* They might come across a reference to the old legend in a tour guide or book of folklore, and decide to follow it up; alternatively a Superior might order them to investigate the matter. Given that success is likely to be more dangerous than failure, this simple mission can easily become very complicated.
* Celestials in New Orleans might come across Ramilo and his "Satanist" servants in the course of some other operation. They're obviously guarding something pretty important, but what is it?
* A group of Infernals might be drafted for emergency service by Ramilo, especially if a powerful bunch of angels are in town and are getting too close. Ramilo won't want to tell them what it is they're guarding, only that it's important to someone very powerful.
* If another Prince is getting close to learning about the house, Lucifer might take some unusual steps to preserve his secret. He might even approach some Outcasts or Renegades with an offer: stop the Infernal agents and gain a really powerful ally. Of course, they don't call him the Father of Lies for nothing.
Alain Dawson (now Managing Editor) informed me that they'd like to use more "pull-quotes," such as debuted in The Final Trumpet. I suggested "letters" to or from various Seneschals and solicited some from the various authors. I think the one for Jordi is most entertaining, on p. 82. (When I saw these later, I was vastly impressed by what Alain did. I'd been thinking "suitable borders" but she made some really neat designs.) Genevieve Cogman was especially helpful with providing entertaining letters. Of course, we gathered enough that not all of them could be used . . .
For Jean's TethersFiles on testing of 01-5777-TH3 attached. Please read and comment; Ithuriel believes we may have exceeded our safety margin on coolant front. Ithuriel also notes that we had three attempts by hypothesized Vapulans to access our server. Therefore request highest priority of security. Note that War requisitioned newest taser design for defense during recent attempt by Servitors of Fleurity on town water supply. Weapons testing notes should be included in next report. Please clarify last report of yours on discovery of empty box bearing Makatiel sigil.
For Yves' Tethers. . . yes, I would be delighted to get my hands on the sixteenth century Olaus Wormius translation. Thank you for looking out for it. I enclose the latest microfiches of children's fiction, and will be glad to supply whatever you think will be useful for your library. How are you doing with that policeman you mentioned? It has struck me that somebody with the destiny you saw is quite likely to have demonic interference -- especially considering the tenement fire you talked about -- so please don't hesitate to call in help if you need it. A last note; Sithriel has Fallen to Kronos. Grieve for her, and make sure that any of your operations she knew about are changed or guarded.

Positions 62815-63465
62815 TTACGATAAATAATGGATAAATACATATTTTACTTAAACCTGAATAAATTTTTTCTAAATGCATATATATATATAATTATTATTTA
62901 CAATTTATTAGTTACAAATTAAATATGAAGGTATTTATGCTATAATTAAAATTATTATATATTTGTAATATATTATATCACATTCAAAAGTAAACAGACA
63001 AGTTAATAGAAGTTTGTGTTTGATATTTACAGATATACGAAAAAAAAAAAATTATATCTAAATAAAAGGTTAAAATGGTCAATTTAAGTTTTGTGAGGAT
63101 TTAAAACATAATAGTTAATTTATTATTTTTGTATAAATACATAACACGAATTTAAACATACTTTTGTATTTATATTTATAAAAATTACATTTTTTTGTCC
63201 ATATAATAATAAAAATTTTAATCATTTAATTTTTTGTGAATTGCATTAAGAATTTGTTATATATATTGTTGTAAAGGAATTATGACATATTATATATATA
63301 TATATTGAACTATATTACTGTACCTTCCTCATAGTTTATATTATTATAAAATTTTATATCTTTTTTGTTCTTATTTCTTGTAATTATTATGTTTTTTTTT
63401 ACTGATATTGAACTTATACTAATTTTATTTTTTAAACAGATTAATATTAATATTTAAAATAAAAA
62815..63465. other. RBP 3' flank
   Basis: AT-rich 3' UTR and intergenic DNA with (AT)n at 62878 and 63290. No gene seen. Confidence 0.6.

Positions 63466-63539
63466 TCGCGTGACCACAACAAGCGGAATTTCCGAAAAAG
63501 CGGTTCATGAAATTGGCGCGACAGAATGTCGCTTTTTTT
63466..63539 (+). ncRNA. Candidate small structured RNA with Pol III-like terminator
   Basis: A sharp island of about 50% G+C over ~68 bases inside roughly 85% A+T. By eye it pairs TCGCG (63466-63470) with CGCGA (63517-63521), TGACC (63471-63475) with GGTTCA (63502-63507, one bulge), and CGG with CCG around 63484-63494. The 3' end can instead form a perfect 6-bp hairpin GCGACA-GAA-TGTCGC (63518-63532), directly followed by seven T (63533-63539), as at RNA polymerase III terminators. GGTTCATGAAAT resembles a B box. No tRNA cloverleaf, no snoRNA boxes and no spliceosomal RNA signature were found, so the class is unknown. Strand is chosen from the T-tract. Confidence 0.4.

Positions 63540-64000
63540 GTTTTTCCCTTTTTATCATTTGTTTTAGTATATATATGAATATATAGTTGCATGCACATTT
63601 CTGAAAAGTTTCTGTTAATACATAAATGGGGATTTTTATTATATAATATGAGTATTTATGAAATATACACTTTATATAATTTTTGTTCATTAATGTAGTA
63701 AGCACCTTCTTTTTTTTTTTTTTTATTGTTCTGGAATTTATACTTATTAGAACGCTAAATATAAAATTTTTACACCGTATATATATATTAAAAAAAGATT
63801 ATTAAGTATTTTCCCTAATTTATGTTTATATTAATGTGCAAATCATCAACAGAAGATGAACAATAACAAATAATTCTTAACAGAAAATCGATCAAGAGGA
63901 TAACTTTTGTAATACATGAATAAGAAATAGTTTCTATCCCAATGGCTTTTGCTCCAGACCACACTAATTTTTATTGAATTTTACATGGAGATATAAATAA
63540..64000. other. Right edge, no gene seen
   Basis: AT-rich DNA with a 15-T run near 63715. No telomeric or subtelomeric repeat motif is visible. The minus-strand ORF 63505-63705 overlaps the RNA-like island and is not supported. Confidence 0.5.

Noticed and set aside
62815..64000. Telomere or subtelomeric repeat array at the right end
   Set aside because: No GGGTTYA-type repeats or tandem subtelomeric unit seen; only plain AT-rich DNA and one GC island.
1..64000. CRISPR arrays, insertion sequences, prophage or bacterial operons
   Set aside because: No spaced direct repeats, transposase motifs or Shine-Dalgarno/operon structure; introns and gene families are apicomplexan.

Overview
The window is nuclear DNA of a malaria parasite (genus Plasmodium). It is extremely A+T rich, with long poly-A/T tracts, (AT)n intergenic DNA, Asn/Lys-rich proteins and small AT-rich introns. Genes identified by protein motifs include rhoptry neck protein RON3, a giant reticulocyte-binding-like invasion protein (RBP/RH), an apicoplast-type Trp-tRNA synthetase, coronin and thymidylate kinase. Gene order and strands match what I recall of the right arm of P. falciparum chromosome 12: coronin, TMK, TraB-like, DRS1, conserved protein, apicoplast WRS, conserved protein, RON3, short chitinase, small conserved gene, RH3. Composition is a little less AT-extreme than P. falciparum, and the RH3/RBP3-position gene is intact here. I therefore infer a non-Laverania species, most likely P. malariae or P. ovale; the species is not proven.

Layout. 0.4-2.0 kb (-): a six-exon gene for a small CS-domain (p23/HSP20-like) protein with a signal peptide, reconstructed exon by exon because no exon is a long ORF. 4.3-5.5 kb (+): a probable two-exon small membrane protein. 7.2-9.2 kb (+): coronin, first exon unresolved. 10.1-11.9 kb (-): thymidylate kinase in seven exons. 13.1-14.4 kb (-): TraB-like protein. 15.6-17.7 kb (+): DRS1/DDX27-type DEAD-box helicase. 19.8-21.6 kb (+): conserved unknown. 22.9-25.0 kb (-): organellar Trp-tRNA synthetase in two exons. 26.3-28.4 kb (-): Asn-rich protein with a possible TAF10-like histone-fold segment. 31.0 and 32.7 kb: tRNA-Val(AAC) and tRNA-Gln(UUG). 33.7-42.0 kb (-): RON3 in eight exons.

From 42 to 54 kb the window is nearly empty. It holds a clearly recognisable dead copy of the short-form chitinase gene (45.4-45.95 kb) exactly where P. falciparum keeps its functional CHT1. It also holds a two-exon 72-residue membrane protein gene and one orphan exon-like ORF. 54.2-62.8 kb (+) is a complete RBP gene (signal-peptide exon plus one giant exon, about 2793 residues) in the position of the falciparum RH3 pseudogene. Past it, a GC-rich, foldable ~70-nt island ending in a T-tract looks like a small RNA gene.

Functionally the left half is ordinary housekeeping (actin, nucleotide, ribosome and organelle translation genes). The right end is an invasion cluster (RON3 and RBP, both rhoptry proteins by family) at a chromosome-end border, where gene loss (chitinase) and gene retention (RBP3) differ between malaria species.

In faith and hope -- Besodaiah, at the Bodleian
For Andrealphus' Tethers. . . the bearer of this letter has been trained, and should be ready to serve you in any way you want. Let me know how she behaves. Otherwise, I've been told there are a couple of Mercurians of Creation coming your way as part of a traveling sculpture exhibition -- lecturers or whatever, both male vessels. If you could get hold of them or corrupt them, I'm sure our Master would be pleased. Oh, and let me know if that preacher you complained about is still making trouble. I may be able to pull a string or two with one of the people funding him.
Till we touch again -- Berothai, Seneschal of Esseintes
For Kronos' TethersYes, I have seen that the senator's wife is due to come in shortly for an eye operation -- we'll see to it that she comes out again adjusted as you've requested. If in return you can swing the medical funding for the area, it'll allow us to expand our range. We've been considering linking up with a couple of Servitors of Beleth who approached us, to allow for more effect on the patients -- have you any comment on this as a strategy? Oh, and I've directed an Impudite of Belial your way, one Semiramis; she's interested in something largescale, and I remembered what you were saying about that annoying local charity. Let me know how it goes.
Watching -- Mibzar, at the Hospital
The table of contents was easy (though Jo Hart somehow slipped through a crack, drat it), but the index was a royal pain. Armed with the resources of the World Wide Web, I dug up the country or state of each listed Tether -- whether that data was in the Tether-description or not -- and put an index-entry in for that country or state, so that GMs could find all the listed Tethers for an area easily. Need to know how many Tethers are in London? Look in the index, under England. How many in California? It's in the index, under C. This is where the Nutshell gets many of its playtest credits for, as I talked online with friends, augmenting my braindead geographical knowledge. (And while writing this article, I discovered non-harmful errata in the index, at Jean's entry -- hurrah for the errata coordinator!)
Once everything is done, I sat back and pant, thinking that the whole process was kind of exhilarating. When I held my "first-born" in my hands, a few weeks later, I was even more giddy -- the cover looks great, the interior art is overall lovely. Oh, yeah, there's text in there -- though by that time, I could have recited half of it by memory.
Maybe I'll do it again sometime . . .
Article publication date: June 11, 1999